“We’ve got a number of different cues,” Freer said. “One of my favorites is actually from the first ‘How to Train Your Dragon’ … this wonderful moment with Toothless learning how to trust a human being for the first time, and what it is to earn the trust of a dragon. As they first go on their very first flying adventure, we play this scene with the music. John Powell’s music to both of these films, the first and second ‘Dragon,’ is, for me at least, some of the more powerful music written in the last while in film.”
The same year as “Dragon 2,” DreamWorks also produced “Rise of the Guardians” (2012). While the film itself is lesser known, its powerful music comes from the great Alexandre Desplat, who’s earned eight Academy Award nominations for a string of gems like “The King’s Speech” (2010), “Argo” (2012) and “The Imitation Game” (2014), not to mention a win for “The Grand Budapest Hotel” (2014).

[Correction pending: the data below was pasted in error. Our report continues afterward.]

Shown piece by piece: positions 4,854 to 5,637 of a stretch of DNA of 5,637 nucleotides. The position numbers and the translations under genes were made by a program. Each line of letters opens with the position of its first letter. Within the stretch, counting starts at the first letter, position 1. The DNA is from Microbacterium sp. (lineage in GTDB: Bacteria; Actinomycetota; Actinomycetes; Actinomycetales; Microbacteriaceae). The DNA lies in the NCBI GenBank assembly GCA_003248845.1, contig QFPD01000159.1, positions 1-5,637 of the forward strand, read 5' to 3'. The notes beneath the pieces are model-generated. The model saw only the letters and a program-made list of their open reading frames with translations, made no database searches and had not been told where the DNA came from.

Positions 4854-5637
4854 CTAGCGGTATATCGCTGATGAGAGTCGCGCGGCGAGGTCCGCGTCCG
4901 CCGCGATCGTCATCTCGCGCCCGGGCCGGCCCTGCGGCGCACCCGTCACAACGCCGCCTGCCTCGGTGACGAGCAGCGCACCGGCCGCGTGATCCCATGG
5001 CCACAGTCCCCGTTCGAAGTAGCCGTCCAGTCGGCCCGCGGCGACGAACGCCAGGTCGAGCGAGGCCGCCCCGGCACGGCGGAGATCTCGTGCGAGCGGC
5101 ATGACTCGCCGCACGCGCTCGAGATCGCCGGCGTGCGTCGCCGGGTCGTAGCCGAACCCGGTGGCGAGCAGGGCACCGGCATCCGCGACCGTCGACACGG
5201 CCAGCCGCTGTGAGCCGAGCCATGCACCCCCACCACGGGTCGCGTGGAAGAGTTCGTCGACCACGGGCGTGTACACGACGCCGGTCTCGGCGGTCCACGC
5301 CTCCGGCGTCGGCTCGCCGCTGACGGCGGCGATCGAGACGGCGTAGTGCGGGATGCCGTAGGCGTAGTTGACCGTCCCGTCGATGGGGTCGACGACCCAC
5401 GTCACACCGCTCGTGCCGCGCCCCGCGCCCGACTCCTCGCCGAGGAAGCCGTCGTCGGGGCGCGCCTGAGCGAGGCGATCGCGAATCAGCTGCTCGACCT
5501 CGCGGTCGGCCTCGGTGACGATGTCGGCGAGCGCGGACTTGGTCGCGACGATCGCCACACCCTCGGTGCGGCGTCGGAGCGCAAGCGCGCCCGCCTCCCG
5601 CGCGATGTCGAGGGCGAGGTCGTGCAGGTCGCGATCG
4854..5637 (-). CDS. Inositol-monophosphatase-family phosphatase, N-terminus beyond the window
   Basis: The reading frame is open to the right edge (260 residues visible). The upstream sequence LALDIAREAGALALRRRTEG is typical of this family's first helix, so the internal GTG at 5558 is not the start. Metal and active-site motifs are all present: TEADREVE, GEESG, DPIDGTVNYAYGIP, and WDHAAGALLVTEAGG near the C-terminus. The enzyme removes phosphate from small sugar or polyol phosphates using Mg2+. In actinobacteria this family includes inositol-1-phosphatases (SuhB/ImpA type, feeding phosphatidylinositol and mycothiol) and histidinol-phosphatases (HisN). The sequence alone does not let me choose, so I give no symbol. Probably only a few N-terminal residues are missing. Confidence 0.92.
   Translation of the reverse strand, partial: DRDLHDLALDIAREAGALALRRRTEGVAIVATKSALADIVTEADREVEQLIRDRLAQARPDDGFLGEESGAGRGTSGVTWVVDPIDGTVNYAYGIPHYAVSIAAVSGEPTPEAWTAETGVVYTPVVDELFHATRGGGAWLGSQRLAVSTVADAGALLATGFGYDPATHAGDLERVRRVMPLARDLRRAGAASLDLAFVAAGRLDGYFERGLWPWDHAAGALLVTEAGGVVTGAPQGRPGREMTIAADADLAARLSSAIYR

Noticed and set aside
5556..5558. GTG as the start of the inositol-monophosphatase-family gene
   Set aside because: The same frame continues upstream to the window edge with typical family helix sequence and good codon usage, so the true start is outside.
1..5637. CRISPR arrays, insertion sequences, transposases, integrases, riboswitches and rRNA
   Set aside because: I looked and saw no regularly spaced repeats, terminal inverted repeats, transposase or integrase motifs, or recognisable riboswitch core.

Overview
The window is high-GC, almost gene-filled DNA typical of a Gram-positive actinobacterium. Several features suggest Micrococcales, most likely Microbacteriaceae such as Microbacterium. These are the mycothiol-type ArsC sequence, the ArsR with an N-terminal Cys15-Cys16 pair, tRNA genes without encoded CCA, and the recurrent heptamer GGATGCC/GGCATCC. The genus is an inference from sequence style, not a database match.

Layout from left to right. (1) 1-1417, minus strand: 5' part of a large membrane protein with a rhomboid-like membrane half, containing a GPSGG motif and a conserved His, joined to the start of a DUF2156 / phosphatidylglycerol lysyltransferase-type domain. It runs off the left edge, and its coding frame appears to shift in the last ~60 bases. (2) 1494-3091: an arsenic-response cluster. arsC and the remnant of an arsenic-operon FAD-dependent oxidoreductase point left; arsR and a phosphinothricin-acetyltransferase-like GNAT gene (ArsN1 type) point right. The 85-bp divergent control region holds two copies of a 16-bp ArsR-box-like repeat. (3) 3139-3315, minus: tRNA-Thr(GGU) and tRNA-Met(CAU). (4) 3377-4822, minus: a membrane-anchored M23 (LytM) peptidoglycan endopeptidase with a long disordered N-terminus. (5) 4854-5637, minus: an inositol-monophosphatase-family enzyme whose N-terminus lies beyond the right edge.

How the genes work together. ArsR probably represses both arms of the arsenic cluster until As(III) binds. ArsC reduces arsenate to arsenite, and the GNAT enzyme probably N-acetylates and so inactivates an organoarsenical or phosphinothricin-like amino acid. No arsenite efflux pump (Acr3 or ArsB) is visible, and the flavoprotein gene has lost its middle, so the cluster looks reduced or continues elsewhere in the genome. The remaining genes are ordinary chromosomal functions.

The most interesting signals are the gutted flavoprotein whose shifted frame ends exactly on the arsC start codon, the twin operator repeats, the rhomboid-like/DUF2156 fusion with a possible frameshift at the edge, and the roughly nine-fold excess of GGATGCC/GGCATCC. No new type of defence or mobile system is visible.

“We’re tracing certain themes or elements or call it the DNA of DreamWorks Animation,” Freer said. “Take the idea of flying or flight, we collect all this wonderful footage from over 20 years that deals with this wonderful notion of flying from DreamWorks … create a montage and set that to a piece of music, in that case set to ‘The Sandman Returns’ from ‘Rise of the Guardians’ by Alexandre Desplat.”
Even if you’ve seen these movies countless times, you’ve never seen them quite like this.
“Imagine the National Symphony Orchestra, 85-pieces of incredible talent sitting on the stage breathing life into these films, these animated movies, these montages, these scenes in a way that you can only do with live musicians, under this wonderful setting at Wolf Trap,” Freer said.
Tickets to the DreamWorks Animation salute range from $25-$45. If you enjoy the show, you may also enjoy the NSO’s salutes to “Raiders of the Lost Ark” on July 9 and “The Firebird” on July 23.
“I’ve loved the art of film music since I was a child,” Freer said. “This art form is one of the most important in music history. … There is certainly an entertainment value, but there’s also a very serious value. … Our company began cine-concerts to preserve and present these types of things, whether they’re full movies or franchise celebrations. … It’s a great joy to be able to share this music.”
Click here for more concert information. Listen to the full interview with conductor Justin Freer below: